Advanced Camera Technologies and Artificial Intelligence to Improve Marine Resource Surveys

Benjamin Richards1, Anthony Hoogs2, Matthew David Dawkins3, Jeremy Taylor4, Steven G Smith5, Jerald S Ault5 and Michael P Seki6, (1)NOAA, Honolulu, HI, United States, (2)Kitware, Clifton Park, NY, United States, (3)Kitware, Saratoga Springs, NY, United States, (4)Joint Institute for Marine and Atmospheric Research, Honolulu, HI, United States, (5)University of Miami, Rosenstiel School of Marine and Atmospheric Science, Miami, FL, United States, (6)US Dept Commerce/NOAA/NMFS, Honolulu, HI, United States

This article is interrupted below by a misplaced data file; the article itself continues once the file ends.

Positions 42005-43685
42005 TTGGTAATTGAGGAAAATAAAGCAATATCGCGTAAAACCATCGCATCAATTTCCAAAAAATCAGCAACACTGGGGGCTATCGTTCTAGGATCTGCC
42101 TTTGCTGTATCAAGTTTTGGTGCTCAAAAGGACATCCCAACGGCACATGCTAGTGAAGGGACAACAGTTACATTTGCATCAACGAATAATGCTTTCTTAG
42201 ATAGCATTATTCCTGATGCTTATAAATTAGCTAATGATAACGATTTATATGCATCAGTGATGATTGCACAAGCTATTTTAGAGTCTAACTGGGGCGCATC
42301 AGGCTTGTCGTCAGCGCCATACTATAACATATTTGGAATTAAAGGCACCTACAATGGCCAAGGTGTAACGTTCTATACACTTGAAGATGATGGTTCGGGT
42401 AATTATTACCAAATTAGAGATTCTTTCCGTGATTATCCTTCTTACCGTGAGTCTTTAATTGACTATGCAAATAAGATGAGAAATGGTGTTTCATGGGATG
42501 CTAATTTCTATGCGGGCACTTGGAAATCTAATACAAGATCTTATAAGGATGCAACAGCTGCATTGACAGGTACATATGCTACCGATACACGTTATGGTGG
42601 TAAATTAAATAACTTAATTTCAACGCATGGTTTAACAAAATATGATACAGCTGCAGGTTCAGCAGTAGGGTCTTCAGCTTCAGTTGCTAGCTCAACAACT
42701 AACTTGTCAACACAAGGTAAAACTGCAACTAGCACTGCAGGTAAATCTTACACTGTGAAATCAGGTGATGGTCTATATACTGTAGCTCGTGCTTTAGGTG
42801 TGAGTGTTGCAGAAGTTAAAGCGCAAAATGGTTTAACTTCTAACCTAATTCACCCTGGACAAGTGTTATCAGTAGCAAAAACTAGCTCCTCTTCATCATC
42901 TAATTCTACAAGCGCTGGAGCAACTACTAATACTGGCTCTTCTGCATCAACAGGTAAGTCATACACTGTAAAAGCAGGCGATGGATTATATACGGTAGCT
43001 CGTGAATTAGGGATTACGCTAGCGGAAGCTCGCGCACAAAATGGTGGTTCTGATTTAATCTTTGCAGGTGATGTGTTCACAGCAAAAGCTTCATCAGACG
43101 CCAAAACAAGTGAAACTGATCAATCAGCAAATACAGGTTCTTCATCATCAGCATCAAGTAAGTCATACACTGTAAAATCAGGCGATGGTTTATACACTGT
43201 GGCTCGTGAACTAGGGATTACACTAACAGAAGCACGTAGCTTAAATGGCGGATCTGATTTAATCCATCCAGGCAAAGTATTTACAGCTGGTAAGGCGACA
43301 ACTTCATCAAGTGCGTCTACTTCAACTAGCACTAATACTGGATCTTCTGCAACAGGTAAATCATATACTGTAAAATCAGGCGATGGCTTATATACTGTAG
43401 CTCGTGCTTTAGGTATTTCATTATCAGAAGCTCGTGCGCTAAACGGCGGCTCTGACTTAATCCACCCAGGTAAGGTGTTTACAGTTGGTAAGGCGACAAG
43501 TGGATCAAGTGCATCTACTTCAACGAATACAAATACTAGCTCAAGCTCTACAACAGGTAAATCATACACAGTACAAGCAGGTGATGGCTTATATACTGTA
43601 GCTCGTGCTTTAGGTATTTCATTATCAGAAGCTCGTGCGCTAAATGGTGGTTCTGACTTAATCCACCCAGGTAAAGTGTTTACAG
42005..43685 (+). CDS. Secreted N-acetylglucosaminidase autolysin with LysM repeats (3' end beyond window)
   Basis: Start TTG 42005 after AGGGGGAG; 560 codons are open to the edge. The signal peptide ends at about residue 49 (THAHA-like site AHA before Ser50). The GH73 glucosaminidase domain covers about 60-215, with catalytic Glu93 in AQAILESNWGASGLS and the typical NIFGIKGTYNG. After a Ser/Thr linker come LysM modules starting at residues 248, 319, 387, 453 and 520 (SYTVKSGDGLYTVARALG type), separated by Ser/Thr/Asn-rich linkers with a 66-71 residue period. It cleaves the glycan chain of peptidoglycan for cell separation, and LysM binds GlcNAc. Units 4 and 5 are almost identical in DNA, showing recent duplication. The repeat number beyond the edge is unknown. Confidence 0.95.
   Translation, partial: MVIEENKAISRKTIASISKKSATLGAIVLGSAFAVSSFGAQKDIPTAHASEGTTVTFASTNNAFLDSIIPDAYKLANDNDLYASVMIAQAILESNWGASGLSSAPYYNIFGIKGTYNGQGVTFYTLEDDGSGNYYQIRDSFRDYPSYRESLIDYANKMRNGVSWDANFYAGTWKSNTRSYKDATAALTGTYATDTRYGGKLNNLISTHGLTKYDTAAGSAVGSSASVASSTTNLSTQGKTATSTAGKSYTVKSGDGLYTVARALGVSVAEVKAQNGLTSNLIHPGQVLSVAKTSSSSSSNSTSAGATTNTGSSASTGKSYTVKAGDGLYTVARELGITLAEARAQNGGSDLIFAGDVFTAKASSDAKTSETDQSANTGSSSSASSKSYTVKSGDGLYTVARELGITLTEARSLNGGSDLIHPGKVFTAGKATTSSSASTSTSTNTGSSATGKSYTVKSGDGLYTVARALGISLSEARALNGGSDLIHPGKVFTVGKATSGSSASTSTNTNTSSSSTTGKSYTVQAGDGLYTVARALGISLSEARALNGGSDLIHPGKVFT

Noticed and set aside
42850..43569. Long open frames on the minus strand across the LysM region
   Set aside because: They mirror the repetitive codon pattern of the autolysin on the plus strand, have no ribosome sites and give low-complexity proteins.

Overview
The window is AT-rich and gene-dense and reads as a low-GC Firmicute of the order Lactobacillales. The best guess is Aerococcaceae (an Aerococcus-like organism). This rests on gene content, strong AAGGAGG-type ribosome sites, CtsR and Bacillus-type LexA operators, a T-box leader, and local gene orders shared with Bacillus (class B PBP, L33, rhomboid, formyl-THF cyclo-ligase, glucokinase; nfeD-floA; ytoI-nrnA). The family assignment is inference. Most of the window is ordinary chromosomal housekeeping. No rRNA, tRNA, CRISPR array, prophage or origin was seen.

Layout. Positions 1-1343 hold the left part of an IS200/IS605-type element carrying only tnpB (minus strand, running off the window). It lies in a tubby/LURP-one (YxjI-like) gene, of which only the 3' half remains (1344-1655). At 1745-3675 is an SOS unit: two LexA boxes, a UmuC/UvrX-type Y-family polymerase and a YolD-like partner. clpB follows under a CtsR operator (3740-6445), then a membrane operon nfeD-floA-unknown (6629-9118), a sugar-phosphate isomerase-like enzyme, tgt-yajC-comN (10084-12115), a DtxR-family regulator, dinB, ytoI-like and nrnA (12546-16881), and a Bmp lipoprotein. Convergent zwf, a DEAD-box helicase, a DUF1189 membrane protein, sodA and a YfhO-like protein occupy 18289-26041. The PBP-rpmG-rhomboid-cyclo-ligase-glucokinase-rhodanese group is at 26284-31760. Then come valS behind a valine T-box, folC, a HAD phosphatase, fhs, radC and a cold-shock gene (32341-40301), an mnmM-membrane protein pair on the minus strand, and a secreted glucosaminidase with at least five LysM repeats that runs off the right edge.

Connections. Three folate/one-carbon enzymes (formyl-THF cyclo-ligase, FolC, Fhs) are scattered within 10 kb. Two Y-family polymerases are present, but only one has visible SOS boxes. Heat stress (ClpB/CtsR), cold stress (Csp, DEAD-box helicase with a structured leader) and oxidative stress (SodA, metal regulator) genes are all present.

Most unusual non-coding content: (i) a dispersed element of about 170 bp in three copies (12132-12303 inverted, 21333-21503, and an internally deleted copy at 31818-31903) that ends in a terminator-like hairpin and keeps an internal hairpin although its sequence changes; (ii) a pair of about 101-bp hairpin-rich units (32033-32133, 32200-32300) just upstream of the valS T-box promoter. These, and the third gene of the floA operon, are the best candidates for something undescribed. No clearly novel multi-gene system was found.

Marine scientists are increasingly pairing advanced camera technologies and artificial intelligence to improve fishery-independent surveys. In the US, the NOAA Pacific Islands Fisheries Science Center began developing a multi-gear survey for the Hawaii “Deep7” bottomfish stock in 2011. The survey became operational in 2016, incorporating cooperative research fishing and a new modular stereo-camera system. Although the cameras provide accurate and precise species-specific, size-structured abundance estimates for the “Deep7” stock assessment, it takes a team of video analysts over 3 months to process the nearly 9 million images produced per survey. In an effort to improve this type of image analysis pipeline, the NOAA Fisheries Office of Science and Technology began developing machine learning capabilities to automate the annotation of these types of images in 2015. In early 2019, the Automated Image Analysis Strategic Initiative team released two open-source software products, CoralNet and VIAME, which automate benthic photoquadrat and in situ image or video annotation. Both tools can greatly reduce the time and human effort required to convert survey images into actionable data.